My friend lost her mother about four months ago, and since then has become something of a social hermit. She’s in her 20s and single, and I actually think getting out some would lift her spirits. She says she’s not ready yet, and she’ll let me know when she is. I want to respect her unique grieving process, but I don’t want to see her spending so much time alone in the meantime. What’s the right balance here?
I think that frequently it’s not that people want to be alone, quite as much as they don’t want to do all the exhausting things that being together involves. They don’t want to make you feel uncomfortable, but they also don’t want to have to convince you they’re fine. They don’t want to shower or brush their teeth or wear something other than what they slept in. And they really don’t want to do something that will be “fun.” But, again, that doesn’t mean they want to be alone.
There are not enough good things to be said about the power of food to bring people together and make them feel a little better. Even if she doesn’t go out, your friend still has to eat. So, maybe embark on a long-term strategy of engaging her socially that starts with getting takeout and watching TV on her couch. Then you can move up to cooking dinner for (and with) her, to movies out, to low-key dinners out … you get the picture.
There is so much potential for friendships to falter during this time. After all, it is understandable not to want to go out for some time; but also understandable that after several months, some friends will have moved on. You are awesome for wanting to support your friend long-term.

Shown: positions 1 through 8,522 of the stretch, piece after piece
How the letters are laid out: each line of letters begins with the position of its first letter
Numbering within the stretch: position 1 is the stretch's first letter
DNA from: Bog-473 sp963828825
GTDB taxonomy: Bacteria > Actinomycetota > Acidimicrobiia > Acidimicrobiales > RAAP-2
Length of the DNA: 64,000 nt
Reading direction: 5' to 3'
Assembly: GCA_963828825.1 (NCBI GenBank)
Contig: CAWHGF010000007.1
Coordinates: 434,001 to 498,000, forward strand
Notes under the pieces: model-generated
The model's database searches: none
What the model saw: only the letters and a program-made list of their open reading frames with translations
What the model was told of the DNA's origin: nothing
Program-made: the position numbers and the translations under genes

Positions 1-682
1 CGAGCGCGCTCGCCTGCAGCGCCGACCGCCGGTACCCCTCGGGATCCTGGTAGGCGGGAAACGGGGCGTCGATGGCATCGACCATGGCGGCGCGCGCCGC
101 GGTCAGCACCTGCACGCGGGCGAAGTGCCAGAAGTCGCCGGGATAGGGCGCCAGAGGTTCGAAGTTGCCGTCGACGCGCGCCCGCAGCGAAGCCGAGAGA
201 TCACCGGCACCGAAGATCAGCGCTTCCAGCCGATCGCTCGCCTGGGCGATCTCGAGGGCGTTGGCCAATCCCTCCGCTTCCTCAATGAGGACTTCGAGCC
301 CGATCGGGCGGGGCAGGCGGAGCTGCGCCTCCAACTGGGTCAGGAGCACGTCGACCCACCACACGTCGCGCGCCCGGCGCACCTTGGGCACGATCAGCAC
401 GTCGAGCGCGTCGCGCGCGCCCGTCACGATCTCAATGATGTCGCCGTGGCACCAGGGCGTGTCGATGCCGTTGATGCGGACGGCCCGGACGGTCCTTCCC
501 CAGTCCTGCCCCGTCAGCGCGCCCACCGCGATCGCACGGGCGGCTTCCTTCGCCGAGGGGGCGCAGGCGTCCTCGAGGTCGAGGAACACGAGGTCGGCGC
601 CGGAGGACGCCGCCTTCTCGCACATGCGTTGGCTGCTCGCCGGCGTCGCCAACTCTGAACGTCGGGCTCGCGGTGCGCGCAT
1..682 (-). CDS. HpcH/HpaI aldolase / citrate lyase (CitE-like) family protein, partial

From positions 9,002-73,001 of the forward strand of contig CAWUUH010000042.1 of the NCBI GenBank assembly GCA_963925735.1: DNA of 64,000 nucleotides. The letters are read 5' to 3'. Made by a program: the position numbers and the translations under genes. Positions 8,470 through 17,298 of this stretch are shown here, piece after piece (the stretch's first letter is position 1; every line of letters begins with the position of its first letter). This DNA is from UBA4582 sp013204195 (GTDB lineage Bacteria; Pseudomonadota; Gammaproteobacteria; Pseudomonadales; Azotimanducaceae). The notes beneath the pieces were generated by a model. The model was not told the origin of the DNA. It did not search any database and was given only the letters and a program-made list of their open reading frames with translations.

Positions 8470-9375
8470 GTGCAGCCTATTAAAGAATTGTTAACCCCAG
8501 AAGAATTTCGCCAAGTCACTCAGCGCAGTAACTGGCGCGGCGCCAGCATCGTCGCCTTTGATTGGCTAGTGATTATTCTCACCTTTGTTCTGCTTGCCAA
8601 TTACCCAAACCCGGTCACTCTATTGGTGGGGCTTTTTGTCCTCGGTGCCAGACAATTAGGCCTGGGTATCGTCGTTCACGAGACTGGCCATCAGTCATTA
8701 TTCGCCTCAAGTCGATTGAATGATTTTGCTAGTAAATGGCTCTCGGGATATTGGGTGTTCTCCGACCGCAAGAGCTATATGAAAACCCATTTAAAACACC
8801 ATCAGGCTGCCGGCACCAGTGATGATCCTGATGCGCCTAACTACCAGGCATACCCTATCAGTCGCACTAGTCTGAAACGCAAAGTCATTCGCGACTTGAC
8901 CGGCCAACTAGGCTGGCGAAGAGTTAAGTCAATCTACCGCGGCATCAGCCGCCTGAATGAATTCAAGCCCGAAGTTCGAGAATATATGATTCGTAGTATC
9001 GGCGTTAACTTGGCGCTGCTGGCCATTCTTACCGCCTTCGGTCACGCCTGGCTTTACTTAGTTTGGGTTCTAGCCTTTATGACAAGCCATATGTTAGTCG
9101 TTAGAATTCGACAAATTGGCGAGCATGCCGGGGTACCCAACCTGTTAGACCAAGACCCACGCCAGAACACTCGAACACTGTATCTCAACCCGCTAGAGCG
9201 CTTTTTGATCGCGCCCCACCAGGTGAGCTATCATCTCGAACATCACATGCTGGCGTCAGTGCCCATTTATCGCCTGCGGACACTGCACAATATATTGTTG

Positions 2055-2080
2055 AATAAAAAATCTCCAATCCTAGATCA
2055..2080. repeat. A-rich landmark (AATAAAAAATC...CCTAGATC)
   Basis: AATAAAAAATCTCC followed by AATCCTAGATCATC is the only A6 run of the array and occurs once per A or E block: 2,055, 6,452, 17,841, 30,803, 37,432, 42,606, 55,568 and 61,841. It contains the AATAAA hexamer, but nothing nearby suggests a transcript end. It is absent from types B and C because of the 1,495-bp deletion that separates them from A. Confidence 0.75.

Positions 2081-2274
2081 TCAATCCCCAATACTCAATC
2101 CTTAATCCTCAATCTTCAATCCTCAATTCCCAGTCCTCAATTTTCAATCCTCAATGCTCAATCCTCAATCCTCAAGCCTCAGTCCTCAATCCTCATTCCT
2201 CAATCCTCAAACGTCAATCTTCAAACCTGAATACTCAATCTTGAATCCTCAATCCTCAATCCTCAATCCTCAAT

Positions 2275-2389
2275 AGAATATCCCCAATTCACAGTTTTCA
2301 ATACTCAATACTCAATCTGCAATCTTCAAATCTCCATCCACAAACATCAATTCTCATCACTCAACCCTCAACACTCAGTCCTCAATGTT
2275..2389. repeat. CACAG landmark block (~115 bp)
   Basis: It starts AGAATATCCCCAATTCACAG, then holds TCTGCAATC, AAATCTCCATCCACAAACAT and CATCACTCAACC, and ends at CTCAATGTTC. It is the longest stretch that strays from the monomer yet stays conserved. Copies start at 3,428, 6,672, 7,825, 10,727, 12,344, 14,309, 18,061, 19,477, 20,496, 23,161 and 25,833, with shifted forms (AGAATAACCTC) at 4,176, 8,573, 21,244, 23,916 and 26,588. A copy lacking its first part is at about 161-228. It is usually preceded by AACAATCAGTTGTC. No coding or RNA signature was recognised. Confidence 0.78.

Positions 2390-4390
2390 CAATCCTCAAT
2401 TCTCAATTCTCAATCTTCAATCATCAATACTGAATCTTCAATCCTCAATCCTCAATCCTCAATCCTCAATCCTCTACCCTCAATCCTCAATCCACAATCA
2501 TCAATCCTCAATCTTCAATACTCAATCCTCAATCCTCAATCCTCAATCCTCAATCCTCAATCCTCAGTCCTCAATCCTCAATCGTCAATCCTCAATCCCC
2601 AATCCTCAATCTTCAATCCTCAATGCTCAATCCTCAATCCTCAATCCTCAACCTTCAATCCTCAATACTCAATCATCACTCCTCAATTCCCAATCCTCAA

Keep in mind she won’t travel a straight line back to being social. She’s going to jump around a bit, and a night out may be followed by a long period of staying in. Don’t try to figure out what will cheer her up. Just pick something good to eat, and mindless to watch and be there.
My late partner’s birthday and death anniversary are always really hard days for me. The thing is it’s been four years, and few people remember those dates. That really bothers me. But can I really expect friends and extended family to remember now that it’s been several years? If not, how can I tactfully remind them that I need extra support at those times?
I am genuinely super sorry to say: I don’t think you can expect friends and family to remember. Now, that sounds pretty horrible, and like people are awful, and our expectations of fellow humans have fallen too low, but take heart: Their not remembering the these dates doesn’t mean a single thing in terms of how they feel about you or how they felt about your partner.
Of course these days are hard for you; how could they not be? But I worry that expecting others to know these details is mostly only an opportunity to make hard days even harder. I would certainly encourage you to gather your nearest and dearest around these times for extra support. And to reach out to your partner’s friends and family who are likely feeling the loss particularly on those days as well. But if you can identify one person in your world, and one person from your partner’s side of the world to spontaneously remember these two dates, you are in pretty good shape.
Here’s the upside: Once you release everyone from the expectation that they remember these dates, you don’t need to find a tactful way to remind them, you can just tell them. Because you’re not calling them out on anything. So it becomes much easier just to say: My partner would have been ____ old today. And that makes me feel ______. And then, of course, you should expect to get all the support and sympathy they have to offer.
Meg Tansey hails from New England, where talking about your feelings is frowned upon. She has lots of life experience but is not an actual therapist. Meg has a MFA from The New School and currently lives and writes in New York City. Send Meg your questions at firstname.lastname@example.org (subject: Ask ML).